Should I Cite It?
How do I know whether a website I visit is a reliable source of information?
- Students will be able to evaluate a website to determine its reliability as a source of information.
Lesson Context / Summary
Due to the ubiquitous nature of the internet in our lives, students tend to believe that they already know how everything there is to know about performing searches online. However, when asked to perform a search of information on an unfamiliar topic, they tend to become overwhelmed by the amount of information available to them and have a difficult time distinguishing reliable and unreliable sources.
As I was preparing to teach this to the students, I found a rubric developed by the Ron E. Lewis Library http://library.lsco.edu/help/web-page-rubric.pdf - based on the CRAAP Test created by Meriam Library at California State University-Chico. I did not want my students to go home and talk about CRAAP, so I decided to transform it into something more middle-school appropriate, the CITE-IT rubric.
Once my students started using it, I realized that they would just mark "whatever", without stopping to really think about each prompt. Thus, I created a digital version that would require students to input a reasoning for their choices whenever they marked 3 or 4, creating an "evidence-based" version. This version is also automated, which in this case means that scores are added automatically and the students get a color-coded score aimed at helping them decide whether they should use the website for their research or not.
You and/or your students can create your own copies for use:
1. Click on Evidence-Based CITE-IT rubric - you will be prompted to make a copy of the sheet.
2. Once you have your copy, click on Form > Go to live Form, and you are set.
It is worth noting that there is a hidden sheet where the responses are collected. Things with a blue background should not be modified.
Note: I published a similar version of this lesson on BetterLesson.com. The biggest difference is the inclusion of a reformated and easier to use "evidence-based rubric" for student use. If you are wondering about how the form was created or other evidence-based rubrics, I have written a blog post with details about that - Evidence Based Rubrics using Google Forms.
I display the purpose of today's lesson:
"I can evaluate an internet site to determine if the information it presents is true and reliable."
I present this slide deck to engage the students in today's lesson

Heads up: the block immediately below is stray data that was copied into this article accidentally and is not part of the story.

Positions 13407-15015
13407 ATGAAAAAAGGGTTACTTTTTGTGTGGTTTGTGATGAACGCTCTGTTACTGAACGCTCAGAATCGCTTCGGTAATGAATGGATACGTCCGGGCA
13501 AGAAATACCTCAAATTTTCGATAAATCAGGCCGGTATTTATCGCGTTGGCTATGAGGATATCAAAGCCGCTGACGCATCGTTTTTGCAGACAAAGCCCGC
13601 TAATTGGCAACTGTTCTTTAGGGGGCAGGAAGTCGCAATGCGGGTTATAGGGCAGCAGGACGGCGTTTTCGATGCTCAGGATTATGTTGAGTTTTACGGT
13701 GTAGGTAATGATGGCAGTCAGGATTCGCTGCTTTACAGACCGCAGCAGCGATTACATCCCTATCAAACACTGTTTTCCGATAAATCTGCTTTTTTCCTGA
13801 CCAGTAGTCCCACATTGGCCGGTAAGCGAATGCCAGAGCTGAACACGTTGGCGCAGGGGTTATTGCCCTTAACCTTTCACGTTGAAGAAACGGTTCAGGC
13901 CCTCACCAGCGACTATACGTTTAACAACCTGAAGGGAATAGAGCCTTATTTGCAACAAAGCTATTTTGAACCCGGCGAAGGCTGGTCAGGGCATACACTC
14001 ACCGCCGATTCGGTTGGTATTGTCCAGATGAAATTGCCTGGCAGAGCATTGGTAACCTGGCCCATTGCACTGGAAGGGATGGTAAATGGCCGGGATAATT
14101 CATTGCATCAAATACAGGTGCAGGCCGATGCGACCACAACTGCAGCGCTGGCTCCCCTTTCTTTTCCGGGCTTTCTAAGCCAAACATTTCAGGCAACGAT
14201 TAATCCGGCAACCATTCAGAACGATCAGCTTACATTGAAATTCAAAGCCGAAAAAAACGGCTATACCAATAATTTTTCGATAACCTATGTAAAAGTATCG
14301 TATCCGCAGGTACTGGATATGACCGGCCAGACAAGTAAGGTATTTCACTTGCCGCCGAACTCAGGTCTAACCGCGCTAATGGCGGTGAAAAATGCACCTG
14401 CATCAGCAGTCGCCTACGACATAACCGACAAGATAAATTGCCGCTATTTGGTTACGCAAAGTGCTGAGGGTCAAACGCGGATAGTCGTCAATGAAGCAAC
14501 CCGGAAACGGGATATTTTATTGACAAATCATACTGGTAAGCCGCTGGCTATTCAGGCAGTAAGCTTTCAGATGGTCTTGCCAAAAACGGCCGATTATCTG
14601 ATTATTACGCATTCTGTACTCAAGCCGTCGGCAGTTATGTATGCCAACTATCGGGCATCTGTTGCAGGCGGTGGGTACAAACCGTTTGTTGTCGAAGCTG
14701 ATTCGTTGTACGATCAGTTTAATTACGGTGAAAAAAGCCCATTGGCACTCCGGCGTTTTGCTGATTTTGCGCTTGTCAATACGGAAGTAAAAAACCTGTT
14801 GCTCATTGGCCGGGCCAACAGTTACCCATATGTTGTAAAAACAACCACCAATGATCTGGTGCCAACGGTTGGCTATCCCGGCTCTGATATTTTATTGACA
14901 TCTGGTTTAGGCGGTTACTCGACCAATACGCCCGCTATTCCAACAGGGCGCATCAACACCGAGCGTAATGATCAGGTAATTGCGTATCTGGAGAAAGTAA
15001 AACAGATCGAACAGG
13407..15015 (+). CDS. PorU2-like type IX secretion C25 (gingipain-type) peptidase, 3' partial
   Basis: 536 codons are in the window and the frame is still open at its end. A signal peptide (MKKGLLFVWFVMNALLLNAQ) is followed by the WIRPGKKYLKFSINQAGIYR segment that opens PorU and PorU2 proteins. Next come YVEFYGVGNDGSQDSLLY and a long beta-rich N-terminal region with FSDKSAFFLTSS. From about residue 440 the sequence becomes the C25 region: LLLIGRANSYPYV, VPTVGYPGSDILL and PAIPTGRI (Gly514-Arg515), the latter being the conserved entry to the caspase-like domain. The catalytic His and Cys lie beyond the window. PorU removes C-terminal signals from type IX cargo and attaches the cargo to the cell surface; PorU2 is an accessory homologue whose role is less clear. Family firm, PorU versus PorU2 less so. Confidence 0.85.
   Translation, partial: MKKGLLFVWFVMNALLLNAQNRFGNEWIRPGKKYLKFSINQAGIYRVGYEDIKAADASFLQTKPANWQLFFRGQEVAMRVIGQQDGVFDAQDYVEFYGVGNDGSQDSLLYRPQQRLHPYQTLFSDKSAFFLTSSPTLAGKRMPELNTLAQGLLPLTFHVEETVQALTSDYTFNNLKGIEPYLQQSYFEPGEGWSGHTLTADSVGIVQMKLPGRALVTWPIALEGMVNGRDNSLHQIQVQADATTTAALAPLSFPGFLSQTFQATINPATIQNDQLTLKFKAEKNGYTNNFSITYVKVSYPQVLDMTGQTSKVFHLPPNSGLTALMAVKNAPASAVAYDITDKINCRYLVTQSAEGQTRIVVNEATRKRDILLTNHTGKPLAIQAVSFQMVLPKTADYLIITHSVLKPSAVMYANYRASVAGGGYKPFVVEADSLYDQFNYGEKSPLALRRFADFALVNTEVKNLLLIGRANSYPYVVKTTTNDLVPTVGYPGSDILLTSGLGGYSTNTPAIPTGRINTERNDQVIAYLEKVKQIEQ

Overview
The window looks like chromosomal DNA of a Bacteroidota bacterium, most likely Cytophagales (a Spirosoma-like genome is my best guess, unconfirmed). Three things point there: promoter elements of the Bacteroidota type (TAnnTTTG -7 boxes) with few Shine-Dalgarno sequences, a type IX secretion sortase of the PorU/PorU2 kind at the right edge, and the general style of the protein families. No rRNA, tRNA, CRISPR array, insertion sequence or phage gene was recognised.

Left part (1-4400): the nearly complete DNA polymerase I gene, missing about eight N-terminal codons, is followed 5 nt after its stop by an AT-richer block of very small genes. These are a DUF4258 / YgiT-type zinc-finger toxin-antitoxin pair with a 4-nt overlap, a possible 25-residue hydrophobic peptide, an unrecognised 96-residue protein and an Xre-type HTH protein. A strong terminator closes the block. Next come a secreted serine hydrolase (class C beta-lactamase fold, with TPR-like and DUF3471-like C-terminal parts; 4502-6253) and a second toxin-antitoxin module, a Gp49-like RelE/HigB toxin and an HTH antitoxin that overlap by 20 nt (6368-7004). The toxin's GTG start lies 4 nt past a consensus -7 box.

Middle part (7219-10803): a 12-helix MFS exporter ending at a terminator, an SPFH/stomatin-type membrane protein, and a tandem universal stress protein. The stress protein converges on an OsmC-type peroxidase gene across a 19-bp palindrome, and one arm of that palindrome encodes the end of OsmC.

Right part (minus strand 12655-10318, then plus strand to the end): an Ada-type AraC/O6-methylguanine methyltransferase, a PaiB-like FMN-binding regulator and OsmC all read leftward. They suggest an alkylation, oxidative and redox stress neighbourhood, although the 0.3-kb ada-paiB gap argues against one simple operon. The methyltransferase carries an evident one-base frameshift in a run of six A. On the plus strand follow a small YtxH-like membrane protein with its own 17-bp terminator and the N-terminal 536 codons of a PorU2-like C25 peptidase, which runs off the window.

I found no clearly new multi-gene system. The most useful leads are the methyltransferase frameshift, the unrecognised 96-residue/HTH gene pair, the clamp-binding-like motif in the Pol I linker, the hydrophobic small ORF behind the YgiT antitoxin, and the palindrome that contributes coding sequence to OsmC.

I tell the students that today we will explore how "not to get their electronics taken away", and distribute the CITE-IT student handout.
After we read through the directions, I display my screen, showing two tabs. One that has the form and one that has a website to evaluate.
I walk students through this first example, thinking aloud my scores, and typing my responses. As I get towards the end, I have students volunteer their replies encouraging them to also think aloud. Once we submit this form, I show students how to navigate to the form responses to look up the final score for the site and discuss how this number gives me an idea of whether I should use it for my "project or not.
Once all clarifying questions are answered, I have students proceed through the activity themselves. As students are working, I walk around the classroom supporting students and ensuring that they are providing complete answers not only in their form but also on their handout.
Assessment / Reflection
To bring the lesson to a close, I have the students reflect quietly on what they learned before a quick share out of how the CITE IT strategy helps them to not get their electronics taken away. Here are a couple examples from my class.
Extension / Homework
After this lesson, every time my students do any kind of internet research, which is quite often, they have to use the CITE-IT rubric as they are working. The students share their form with me, providing me with a link to the specific cells they used for a particular project.
In order to do this, the student opens his/her form and highlights the rows to share. He/she then right-clicks, opening a selection box that includes a "Get link to this range" option (towards the middle of the options).
If you do not have access to 1:1 devices, you could have students do the activity in partnerships or even use the paper version of the CITE-IT rubric with magazine or newspaper articles.
Gather relevant information from multiple print and digital sources, assess the credibility and accuracy of each source, and integrate the information while avoiding plagiarism.